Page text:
Science, Matter, Energy, and Systems. Chapter 2

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1 Science, Matter, Energy, and Systems Chapter 2

2 Core Case Study: Carrying Out a Controlled Scientific Experiment F. Herbert Bormann, Gene Likens, et al.: Hubbard Brook Experimental Forest in NH (U.S.) Compared the loss of water and nutrients from an uncut forest (control site) with one that had been stripped (experimental site)

3 The Effects of Deforestation on the Loss of Water and Soil Nutrients

4 Stepped Art Fig. 2-1, p. 28

5 2-1 What Is Science? Concept 2-1 Scientists collect data and develop theories, models, and laws about how nature works.

6 Science Is a Search for Order in Nature (1) Identify a problem Find out what is known about the problem Ask a question to be investigated Gather data Hypothesize Make testable predictions Keep testing and making observations Accept or reject the hypothesis

7 Science Is a Search for Order in Nature (2) Important features of the scientific process Curiosity Skepticism Peer review Reproducibility Openness to new ideas

8 The Scientific Process

9 Identify a problem Find out what is known about the problem (literature search) Ask a question to be investigated Perform an experiment to answer the question and collect data Analyze data (check for patterns) Scientific law Well-accepted pattern in data Propose an hypothesis to explain data Use hypothesis to make testable predictions Perform an experiment to test predictions Accept hypothesis Revise hypothesis Make testable predictions Scientific theory Well-tested and widely accepted hypothesis Test predictions Fig. 2-2, p. 30

10 Science Focus: Easter Island: Revisions to a Popular Environmental Story Some revisions in a popular environmental story Polynesians arrived about 800 years ago Population may have reached 3000 Used trees in an unsustainable manner, but rats may have multiplied and eaten the seeds of the trees

11 Scientists Use Reasoning, Imagination, and Creativity to Learn How Nature Works Important scientific tools Inductive reasoning Deductive reasoning Scientists also use Intuition Imagination Creativity

12 Scientific Theories and Laws Are the Most Important Results of Science Scientific theory Widely tested Supported by extensive evidence Accepted by most scientists in a particular area Scientific law, law of nature Paradigm shift

13 Science Focus: The Scientific Consensus over Global Warming How much has the earth s atmosphere warmed during the last 50 years? How much of this warming is due to human activity? How much is the atmosphere likely to warm in the future? Will this affect climate? 1988: Intergovernmental Panel on Climate Change (IPCC)

14 The Results of Science Can Be Tentative, Reliable, or Unreliable Tentative science, frontier science Reliable science Unreliable science

15 Environmental Science Has Some Limitations Particular hypotheses, theories, or laws have a high probability of being true while not being absolute Bias can be minimized by scientists Statistical methods may be used to estimate very large or very small numbers Environmental phenomena involve interacting variables and complex interactions Scientific process is limited to the natural world

16 Science Focus: Statistics and Probability Statistics Collect, organize, and interpret numerical data Probability The chance that something will happen or be valid

17 Animation: ph scale

18 Video: ABC News: Easter Island

19 2-2 What Is Matter? Concept 2-2 Matter consists of elements and compounds, which are in turn made up of atoms, ions, or molecules.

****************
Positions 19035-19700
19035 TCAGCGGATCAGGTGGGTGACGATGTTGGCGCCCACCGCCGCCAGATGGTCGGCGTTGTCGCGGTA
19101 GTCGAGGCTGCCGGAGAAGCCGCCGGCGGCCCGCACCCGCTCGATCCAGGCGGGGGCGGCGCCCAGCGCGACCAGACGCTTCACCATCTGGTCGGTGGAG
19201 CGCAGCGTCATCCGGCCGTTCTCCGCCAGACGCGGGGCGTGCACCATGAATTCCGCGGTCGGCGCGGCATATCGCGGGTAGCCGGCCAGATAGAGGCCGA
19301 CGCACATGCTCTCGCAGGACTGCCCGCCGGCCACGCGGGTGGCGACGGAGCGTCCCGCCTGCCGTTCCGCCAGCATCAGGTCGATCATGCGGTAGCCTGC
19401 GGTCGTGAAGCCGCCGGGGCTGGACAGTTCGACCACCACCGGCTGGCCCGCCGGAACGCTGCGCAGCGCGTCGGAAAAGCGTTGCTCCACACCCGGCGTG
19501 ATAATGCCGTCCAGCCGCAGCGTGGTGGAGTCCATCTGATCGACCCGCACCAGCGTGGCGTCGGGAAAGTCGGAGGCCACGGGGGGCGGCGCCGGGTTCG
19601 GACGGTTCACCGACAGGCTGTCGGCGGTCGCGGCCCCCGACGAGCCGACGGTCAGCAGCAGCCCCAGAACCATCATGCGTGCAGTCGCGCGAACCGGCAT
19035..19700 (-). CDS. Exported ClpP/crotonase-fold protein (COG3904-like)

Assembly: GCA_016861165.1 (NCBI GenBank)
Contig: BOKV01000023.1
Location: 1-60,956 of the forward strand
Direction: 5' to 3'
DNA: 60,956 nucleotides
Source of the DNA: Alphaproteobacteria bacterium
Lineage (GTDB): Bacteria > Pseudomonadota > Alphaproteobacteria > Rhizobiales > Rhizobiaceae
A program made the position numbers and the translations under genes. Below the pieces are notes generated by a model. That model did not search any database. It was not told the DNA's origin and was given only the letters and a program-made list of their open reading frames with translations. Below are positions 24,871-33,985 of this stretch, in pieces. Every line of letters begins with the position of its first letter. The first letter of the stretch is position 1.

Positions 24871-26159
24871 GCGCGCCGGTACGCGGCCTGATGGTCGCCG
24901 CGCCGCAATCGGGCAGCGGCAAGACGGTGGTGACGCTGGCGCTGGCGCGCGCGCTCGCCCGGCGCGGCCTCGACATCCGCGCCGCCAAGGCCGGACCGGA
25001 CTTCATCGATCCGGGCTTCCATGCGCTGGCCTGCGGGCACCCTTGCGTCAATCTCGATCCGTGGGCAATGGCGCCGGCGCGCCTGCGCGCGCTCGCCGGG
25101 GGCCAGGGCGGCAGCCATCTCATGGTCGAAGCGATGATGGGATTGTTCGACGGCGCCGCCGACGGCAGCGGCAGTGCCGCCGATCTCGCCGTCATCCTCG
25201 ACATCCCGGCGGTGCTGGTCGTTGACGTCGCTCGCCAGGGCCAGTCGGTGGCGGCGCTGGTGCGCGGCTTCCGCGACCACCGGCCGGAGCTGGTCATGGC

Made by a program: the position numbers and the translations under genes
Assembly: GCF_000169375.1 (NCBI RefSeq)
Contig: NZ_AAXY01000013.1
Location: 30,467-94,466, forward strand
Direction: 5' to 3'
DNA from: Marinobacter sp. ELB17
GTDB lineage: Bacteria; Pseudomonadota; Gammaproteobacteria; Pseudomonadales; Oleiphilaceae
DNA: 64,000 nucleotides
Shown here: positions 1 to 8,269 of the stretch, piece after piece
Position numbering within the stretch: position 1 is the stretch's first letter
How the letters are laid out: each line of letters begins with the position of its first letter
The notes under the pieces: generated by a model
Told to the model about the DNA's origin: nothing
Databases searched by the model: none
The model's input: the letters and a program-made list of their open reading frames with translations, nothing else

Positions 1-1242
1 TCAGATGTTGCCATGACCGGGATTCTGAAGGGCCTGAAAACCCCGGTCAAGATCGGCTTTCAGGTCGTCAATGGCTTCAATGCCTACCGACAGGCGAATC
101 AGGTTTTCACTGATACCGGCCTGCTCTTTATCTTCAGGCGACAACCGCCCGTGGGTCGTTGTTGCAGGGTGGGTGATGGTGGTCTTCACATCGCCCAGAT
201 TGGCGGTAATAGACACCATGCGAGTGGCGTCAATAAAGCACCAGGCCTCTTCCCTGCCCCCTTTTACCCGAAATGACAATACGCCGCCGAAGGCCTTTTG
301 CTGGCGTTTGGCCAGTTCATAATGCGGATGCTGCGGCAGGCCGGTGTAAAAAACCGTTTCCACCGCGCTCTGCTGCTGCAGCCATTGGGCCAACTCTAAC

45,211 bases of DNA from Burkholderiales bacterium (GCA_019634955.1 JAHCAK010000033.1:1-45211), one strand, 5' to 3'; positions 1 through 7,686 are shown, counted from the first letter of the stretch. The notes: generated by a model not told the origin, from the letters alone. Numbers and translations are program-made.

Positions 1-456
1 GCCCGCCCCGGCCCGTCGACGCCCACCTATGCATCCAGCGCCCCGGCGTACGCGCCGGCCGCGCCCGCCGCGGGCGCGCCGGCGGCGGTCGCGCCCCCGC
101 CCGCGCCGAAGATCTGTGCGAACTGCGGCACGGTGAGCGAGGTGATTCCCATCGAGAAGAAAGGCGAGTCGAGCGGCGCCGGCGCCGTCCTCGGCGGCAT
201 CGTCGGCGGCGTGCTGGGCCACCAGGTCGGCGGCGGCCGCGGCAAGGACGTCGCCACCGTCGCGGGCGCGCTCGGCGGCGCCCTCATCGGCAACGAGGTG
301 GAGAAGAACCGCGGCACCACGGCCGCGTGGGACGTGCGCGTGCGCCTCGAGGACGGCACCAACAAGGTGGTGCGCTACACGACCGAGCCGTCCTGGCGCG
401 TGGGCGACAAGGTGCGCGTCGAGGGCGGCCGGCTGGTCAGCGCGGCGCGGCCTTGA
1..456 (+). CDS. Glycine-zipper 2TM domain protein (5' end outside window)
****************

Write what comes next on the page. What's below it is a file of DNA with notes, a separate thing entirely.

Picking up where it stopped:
20 Matter Consists of Elements and Compounds Matter Has mass and takes up space Elements Unique properties Cannot be broken down chemically into other substances Compounds Two or more different elements bonded together in fixed proportions

21 Elements Important to the Study of Environmental Science

22 Atoms, Ions, and Molecules Are the Building Blocks of Matter (1) Atomic theory Subatomic particles Protons (p) with positive charge and neutrons (0) with no charge in nucleus Negatively charged electrons (e) orbit the nucleus Mass number Protons plus neutrons Isotopes

23 Atoms, Ions, and Molecules Are the Building Blocks of Matter (2) Ions Gain or lose electrons Form ionic compounds ph Measure of acidity H + and OH -

24 Atoms, Ions, and Molecules Are the Building Blocks of Matter (3) Molecule Two or more atoms of the same or different elements held together by chemical bonds Chemical formula

25 Model of a Carbon-12 Atom

26 6 protons 6 neutrons 6 electrons Fig. 2-3, p. 36

27 Ions Important to the Study of Environmental Science

28 Loss of NO 3 from a Deforested Watershed

29 60 Nitrate (NO 3 ) concentration (milligrams per liter) Undisturbed (control) watershed Disturbed (experimental) watershed Year Fig. 2-4, p. 37

30 Compounds Important to the Study of Environmental Science

31 Organic Compounds Are the Chemicals of Life Inorganic compounds Organic compounds Hydrocarbons and chlorinated hydrocarbons Simple carbohydrates Macromolecules: complex organic molecules Complex carbohydrates Proteins Nucleic acids Lipids

32 Matter Comes to Life through Genes, Chromosomes, and Cells Cells: fundamental units of life Genes: sequences of nucleotides within the DNA Chromosomes: composed of many genes

33 Cells, Nuclei, Chromosomes, DNA, and Genes

34 A human body contains trillions of cells, each with an identical set of genes. Each human cell (except for red blood cells) contains a nucleus. Each cell nucleus has an identical set of chromosomes, which are found in pairs. A specific pair of chromosomes contains one chromosome from each parent. Each chromosome contains a long DNA molecule in the form of a coiled double helix. Genes are segments of DNA on chromosomes that contain instructions to make proteins the building blocks of life. Fig. 2-5, p. 38